The unlikely heroes of the Bible

Throughout the Bible, God makes heroes out of the unlikely. Jacob was a homeless grifter, Moses a murderer with a stammer, Ehud a disabled loner, Yael a foreigner, David an impulsive teen. But each of them also possessed gifts that had otherwise gone unnoticed. A surprise encounter with divine grace brought these hidden talents to light; and with a life transformed, each played an improbable role in salvation history.


‘Getting into the boat belonging to Simon, he asked him to put out from the shore.’ (Lk 5:3)

Liturgical day
Fifth Sunday in Ordinary Time (C)
Is 6:1-8, Ps 138, 1 Cor 15:1-11, Lk 5:1-11

Were you an unlikely disciple?

What unlikely talents did grace unlock in you?

Do you know someone whose talents are hidden?

As a literary motif, the rise of an unlikely hero is called a “great reversal.” The theme was popular in literature throughout the ancient Near East. It appears in each of this Sunday’s readings.

Although Isaiah used his talents to preach the word of God, this was not a straightforward path. His protest that he was a man of “unclean lips” suggests that he had not used his gifts wisely before his encounter with grace. After his call, however, he became the greatest prophet Israel has ever produced.

Paul came to burn with zeal for the Gospel, but only after he had persecuted the Christian community with a similar ardor. The grace necessary for such a transformation literally knocked him off his feet.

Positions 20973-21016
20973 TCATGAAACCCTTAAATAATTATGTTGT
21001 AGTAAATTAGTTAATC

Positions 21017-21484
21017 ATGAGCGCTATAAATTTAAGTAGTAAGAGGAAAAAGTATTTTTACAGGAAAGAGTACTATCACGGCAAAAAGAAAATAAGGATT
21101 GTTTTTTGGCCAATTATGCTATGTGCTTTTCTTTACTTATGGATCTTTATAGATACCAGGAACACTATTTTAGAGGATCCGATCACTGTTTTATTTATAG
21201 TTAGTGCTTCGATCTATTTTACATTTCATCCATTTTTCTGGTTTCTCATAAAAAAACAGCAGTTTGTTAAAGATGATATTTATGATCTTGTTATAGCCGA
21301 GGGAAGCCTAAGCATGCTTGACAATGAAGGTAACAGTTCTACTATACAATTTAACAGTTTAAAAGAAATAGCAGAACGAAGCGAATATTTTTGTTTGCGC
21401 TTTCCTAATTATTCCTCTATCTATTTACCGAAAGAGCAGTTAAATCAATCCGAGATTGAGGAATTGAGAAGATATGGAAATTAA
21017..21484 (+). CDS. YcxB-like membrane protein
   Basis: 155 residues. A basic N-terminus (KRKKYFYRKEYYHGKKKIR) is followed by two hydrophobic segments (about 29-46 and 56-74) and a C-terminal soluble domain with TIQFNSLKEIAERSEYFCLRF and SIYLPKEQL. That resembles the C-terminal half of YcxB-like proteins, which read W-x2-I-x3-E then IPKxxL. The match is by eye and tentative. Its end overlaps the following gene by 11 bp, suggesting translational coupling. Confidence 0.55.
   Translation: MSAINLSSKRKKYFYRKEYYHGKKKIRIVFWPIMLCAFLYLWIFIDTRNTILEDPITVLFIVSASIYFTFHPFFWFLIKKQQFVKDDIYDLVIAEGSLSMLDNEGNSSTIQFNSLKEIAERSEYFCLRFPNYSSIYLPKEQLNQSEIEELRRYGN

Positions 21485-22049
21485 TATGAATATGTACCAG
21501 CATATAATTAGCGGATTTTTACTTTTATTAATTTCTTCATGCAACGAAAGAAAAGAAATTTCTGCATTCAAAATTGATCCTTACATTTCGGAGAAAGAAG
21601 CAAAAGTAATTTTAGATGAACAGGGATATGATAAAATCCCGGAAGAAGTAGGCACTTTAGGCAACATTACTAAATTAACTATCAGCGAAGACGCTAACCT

Luke was especially fond of the “great reversal” motif and incorporated it into many of his narratives. In the Gospel readings we have been hearing since the beginning of the liturgical year in Advent, elderly persons have conceived, a virgin has borne a son, shepherds have hosted angelic visitors, and paupers and foreigners have begun to populate God’s kingdom. In today’s Gospel reading, Jesus calls a sinful man to share his ministry.

The call of Simon Peter illustrates another of Luke’s favorite themes, the encounter with grace in the everyday. The interaction between Jesus and Peter unfolds at first along lines completely in keeping with Peter’s world: boats, sailing and fish. Jesus needs a boat to preach to the sizeable crowds that threaten to crush him. Why he chooses Peter’s is never clear; Luke draws our attention instead to Jesus’ reliance on Peter’s skill. “He asked him to put out a short distance from the shore. Then he sat down and taught the crowds from the boat.” Luke also says nothing about Peter’s sinfulness; it may have been nothing more than the rough behavior and foul speech that often accompany strenuous labor. Even after Peter responds to the grace he has encountered, Jesus speaks with metaphors from Peter’s world: “From now on you will be catching men.” Peter’s normal day at work changed his life and the lives of countless others.

Divine salvation advances because unlikely characters say yes to grace. As Jesus transformed Peter, so must we, Christ’s disciples, continue to seek out improbable champions of the Gospel and reveal the divine grace God constantly offers. Somewhere out there might be a foul-mouthed comedian who will become a new Isaiah, a fervent atheist who will become a new Paul or an anonymous blue-collar Simon Peter whose hidden gifts will appear when one of Christ’s disciples arrives with a word of grace.

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